THE TIN MAN'S HANDS
CASTING A PAIR OF HUMAN ALUMINUM HANDS FOR THE SHEET METAL
HANDS JUST OUT OF THE MOLDS
HANDS ON A "HAND STAND"
The "Tin Man" and "Toto" where built by my father, Jerry. While I was back in America on vacation a few years ago I was able to give him some help with casting of the hands which where then placed on the "Tin Mans" handless arms. The aluminum hands are made from a lot of soda pop and beer cans, aluminum pipe scraps and bits and pieces of an old extruded aluminum fly screen door frame. If my memory is correct there was one or two of those old ice cube trays and maybe some old beat up aluminum camping/cooking gear.
The original furnace, which was my idea was like a bad rocket scientist, it would of never got off the ground due to the fact I had no plans to insulate it which would help keep the heat in! The furnace consisted of a piece of 12 inch dia. steel pipe about 18 inches long with a piece of ¼ in thick steel plate welded to the bottom. The so-called crucible was a piece of 4 inch dia. steel pipe about 6 inches long with a piece of ¼ inch steel plate welded to the bottom of it. Also, a handle which was a piece of ¾ inch steel pipe was welded to the side of the crucible about 2 inches from the top. From memory, the handle was about 4 foot long. This made it possible to be a good distance from the extremely hot crucible when pouring the hands. This furnace and crucible I gave to my father along with a lot of other junk when I immigrated to Australia. He later set the whole thing into some sort of large modified barrel. Again if my memory is correct it had a nice size 120 volt single phase “squirrel cage fan” that was used as a forced draft blower and was hooked up to a standard light dimmer for speed regulation. The large 12 by 18-inch piece of pipe sat in the top of the barrel which was packed with fire bricks, clay and sand?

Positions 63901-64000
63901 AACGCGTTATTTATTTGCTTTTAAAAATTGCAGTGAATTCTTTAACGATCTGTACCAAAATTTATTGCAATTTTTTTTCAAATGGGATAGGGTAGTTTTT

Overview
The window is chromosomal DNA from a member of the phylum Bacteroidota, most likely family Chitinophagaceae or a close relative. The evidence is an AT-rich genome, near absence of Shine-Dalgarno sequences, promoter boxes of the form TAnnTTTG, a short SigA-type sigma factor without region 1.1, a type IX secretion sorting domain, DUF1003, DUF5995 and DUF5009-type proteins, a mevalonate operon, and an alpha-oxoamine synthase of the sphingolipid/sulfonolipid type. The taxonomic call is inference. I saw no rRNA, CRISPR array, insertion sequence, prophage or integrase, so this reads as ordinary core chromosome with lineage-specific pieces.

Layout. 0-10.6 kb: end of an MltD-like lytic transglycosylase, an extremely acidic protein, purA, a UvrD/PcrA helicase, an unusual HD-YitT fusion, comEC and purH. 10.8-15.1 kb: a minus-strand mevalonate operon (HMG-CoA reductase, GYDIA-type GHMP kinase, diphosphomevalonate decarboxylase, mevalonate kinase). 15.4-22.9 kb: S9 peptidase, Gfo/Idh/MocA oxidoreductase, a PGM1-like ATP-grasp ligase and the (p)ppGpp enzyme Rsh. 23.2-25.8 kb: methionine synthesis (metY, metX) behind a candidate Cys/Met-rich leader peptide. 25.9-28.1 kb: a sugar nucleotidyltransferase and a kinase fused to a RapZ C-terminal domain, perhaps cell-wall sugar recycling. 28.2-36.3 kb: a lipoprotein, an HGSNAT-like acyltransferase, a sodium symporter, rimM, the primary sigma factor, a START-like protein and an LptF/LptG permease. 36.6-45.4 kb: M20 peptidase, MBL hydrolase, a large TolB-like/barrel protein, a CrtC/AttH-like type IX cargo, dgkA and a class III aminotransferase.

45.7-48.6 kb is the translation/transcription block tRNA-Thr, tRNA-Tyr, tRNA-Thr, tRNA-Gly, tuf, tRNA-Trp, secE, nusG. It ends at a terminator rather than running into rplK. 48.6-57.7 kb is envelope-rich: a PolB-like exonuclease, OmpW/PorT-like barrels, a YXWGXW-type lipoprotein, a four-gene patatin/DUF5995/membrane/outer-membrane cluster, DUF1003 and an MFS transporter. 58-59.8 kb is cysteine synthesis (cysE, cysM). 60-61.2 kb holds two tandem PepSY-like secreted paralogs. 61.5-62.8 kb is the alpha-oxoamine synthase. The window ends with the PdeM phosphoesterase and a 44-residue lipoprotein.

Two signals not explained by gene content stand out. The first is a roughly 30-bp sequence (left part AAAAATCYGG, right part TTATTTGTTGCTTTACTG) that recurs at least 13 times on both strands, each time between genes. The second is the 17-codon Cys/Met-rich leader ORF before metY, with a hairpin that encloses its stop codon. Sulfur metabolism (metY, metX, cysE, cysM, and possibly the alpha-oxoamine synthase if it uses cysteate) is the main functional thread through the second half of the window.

The fuel was just your standard barbecue charcoal briquettes. I think we used a whole bag plus a half bag to cast the hands. We just put in ¾ of a bag and a few newspapers to get it started and before we knew it, it was “white hot” down in side the barrel!
The molds were of his hands, not mine. I think we should have used mine, they do look better… because they’re younger! I’m not sure how he actually made the molds but I think they were a 2 piece sand and clay mold. Later, both halves of each hand were put together and placed into large empty coffee cans and place onto the old wood burning stove in his workshop to dry them out.
Pouring the molten aluminum was a cinch. We just heated it up in the crucible and poured it into the molds. For some reason still unknown to us, they both started to bubble once the level got close to the top of the molds which would have been at the area around the wrist. This was basically when the mold was full. Also, the casting became porous in some areas of the aluminum. Again for reasons unknown to us. Maybe it was from moisture still in the sand, impurities in the aluminum or oxidation? Comments or suggestions anyone?
Anyway, it was a great day out. We managed to cast a left and a right and no one got burned and we set nothing else alight!
AND THESE ARE THE ARMS THEY ARE FITTED ON.
"TOTO THE DOG" "THE TIN MAN"
FURNACE DRAWING FURNACE PICTURE #1 FURNACE PICTURE #2